Francis Ford Coppola’s 1983 Rumble Fish captures rebellious youth in all its existential angst, following gang leader Rusty-James (Matt Dillon) as he navigates troubled relationships with his near-mythical older brother (Mickey Rourke), his on-and-off girlfriend (Diane Lane), and his drunkard father (Dennis Hopper). The film—which was Coppola’s second consecutive adaptation of a novel by the young-adult writer S. E. Hinton, after the more conventional The Outsiders—is distinguished by Stephen H. Burum’s stark and expressive black-and-white photography; the depth of its ensemble cast; and the dreamlike evocation of its Tulsa, Oklahoma, setting. In the clip below, taken from a supplemental piece on our new edition of the film, Dillon and Lane detail the execution of one of the film’s boldest flights into the surreal: a sequence that shows the knocked-unconscious Rusty-James having an out-of-body experience, imagining himself floating above his neighborhood and witnessing reactions to his own death.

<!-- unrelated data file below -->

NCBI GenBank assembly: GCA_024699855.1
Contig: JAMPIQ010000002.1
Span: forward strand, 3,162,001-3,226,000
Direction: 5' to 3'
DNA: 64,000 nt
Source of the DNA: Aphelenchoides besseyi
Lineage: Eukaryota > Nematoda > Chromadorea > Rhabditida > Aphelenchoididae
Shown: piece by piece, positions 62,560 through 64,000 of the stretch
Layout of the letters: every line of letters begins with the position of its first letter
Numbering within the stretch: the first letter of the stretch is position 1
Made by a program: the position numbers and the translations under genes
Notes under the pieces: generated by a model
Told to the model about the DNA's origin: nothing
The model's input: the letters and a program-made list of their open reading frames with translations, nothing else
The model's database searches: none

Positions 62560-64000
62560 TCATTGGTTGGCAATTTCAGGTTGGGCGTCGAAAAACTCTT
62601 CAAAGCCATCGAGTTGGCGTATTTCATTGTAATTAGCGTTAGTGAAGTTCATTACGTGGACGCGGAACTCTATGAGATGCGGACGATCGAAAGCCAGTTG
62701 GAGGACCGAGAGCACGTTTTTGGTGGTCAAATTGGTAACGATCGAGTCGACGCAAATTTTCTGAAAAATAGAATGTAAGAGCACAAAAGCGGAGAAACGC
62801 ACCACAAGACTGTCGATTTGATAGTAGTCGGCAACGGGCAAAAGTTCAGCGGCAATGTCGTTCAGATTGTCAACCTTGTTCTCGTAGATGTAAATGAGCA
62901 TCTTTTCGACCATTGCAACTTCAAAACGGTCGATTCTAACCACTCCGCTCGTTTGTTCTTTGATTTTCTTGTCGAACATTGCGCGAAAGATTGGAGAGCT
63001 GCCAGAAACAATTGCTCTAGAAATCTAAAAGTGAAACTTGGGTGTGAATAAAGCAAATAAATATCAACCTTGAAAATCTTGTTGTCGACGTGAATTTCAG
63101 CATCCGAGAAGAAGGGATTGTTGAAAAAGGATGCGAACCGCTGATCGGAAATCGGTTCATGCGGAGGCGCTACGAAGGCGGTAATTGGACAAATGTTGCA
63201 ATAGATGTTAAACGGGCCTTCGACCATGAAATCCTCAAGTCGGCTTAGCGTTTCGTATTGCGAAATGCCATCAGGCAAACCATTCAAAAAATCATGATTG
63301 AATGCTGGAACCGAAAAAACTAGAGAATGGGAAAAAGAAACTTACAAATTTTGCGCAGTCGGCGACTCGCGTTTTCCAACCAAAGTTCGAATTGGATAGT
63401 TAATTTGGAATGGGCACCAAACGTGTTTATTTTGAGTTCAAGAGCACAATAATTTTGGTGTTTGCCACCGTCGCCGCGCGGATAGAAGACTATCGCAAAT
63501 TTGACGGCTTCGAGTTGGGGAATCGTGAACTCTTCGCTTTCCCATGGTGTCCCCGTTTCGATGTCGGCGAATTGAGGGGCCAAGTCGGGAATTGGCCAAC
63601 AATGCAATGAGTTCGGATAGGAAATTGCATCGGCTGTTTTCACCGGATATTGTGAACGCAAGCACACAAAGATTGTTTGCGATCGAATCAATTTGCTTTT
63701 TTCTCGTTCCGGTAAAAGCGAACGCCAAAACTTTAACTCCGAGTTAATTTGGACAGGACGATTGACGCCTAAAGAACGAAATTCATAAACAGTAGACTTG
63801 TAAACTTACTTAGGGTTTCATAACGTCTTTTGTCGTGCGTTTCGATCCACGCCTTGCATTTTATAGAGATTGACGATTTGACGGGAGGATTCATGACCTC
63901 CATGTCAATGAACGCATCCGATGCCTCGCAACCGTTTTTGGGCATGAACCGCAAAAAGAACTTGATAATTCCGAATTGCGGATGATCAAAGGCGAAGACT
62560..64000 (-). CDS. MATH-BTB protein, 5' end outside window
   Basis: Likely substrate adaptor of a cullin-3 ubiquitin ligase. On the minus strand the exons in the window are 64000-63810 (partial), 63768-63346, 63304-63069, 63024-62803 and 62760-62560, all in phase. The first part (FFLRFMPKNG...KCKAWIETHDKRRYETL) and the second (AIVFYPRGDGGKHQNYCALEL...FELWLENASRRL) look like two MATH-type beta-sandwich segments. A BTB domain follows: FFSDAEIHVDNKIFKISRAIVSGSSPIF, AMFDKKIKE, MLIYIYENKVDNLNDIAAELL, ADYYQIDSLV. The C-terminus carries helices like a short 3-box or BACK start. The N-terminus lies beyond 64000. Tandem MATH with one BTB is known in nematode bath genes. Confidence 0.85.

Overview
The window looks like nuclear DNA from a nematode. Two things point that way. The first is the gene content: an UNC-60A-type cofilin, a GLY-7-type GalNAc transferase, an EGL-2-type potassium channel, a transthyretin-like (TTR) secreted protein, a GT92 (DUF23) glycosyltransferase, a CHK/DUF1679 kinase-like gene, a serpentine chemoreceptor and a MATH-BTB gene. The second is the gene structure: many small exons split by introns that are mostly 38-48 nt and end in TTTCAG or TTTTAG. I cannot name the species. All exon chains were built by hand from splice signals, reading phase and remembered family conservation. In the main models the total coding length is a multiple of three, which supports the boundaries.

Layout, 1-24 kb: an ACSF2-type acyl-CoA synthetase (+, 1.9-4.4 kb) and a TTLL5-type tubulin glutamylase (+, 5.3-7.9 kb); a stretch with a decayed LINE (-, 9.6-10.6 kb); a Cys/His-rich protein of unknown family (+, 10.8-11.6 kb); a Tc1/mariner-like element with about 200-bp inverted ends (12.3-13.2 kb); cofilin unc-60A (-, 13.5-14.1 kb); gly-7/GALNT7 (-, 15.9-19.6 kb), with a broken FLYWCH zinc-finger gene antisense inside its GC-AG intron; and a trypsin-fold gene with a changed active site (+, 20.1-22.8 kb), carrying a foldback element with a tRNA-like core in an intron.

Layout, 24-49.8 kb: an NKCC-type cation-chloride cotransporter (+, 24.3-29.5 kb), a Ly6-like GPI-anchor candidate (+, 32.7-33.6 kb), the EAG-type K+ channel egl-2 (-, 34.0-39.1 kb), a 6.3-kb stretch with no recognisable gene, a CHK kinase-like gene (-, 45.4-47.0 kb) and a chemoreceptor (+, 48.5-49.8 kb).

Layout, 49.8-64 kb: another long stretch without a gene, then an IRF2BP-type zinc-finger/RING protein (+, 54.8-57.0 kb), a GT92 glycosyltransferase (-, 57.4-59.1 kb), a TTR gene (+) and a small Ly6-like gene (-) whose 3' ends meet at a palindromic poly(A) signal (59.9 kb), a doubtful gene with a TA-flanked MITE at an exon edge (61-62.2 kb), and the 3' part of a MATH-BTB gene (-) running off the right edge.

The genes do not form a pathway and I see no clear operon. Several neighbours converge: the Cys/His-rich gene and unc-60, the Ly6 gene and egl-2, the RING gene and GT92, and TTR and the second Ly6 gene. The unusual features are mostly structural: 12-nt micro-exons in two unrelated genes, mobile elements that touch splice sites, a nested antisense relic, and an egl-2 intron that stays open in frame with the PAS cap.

Digging Through Movie History at Chaplin’s Studios
Film scholar Craig Barron gives us a tour of the studios on whose back lot Charlie Chaplin built the set for his final film of the silent era, The Circus.
Career Women in the Land of Lubitsch
Critics Molly Haskell and Farran Smith Nehme talk about the highly idiosyncratic heroines who populate Ernst Lubitsch’s comedies, including the protagonist of his final film, Cluny Brown.
Ritwik Ghatak’s Pursuit of Truth Beyond Realism
Acclaimed Indian filmmakers Saeed Akhtar Mirza and Kumar Shahani discuss how the Bengali master mixed expressionism and naturalism in his devastating domestic tragedy The Cloud-Capped Star.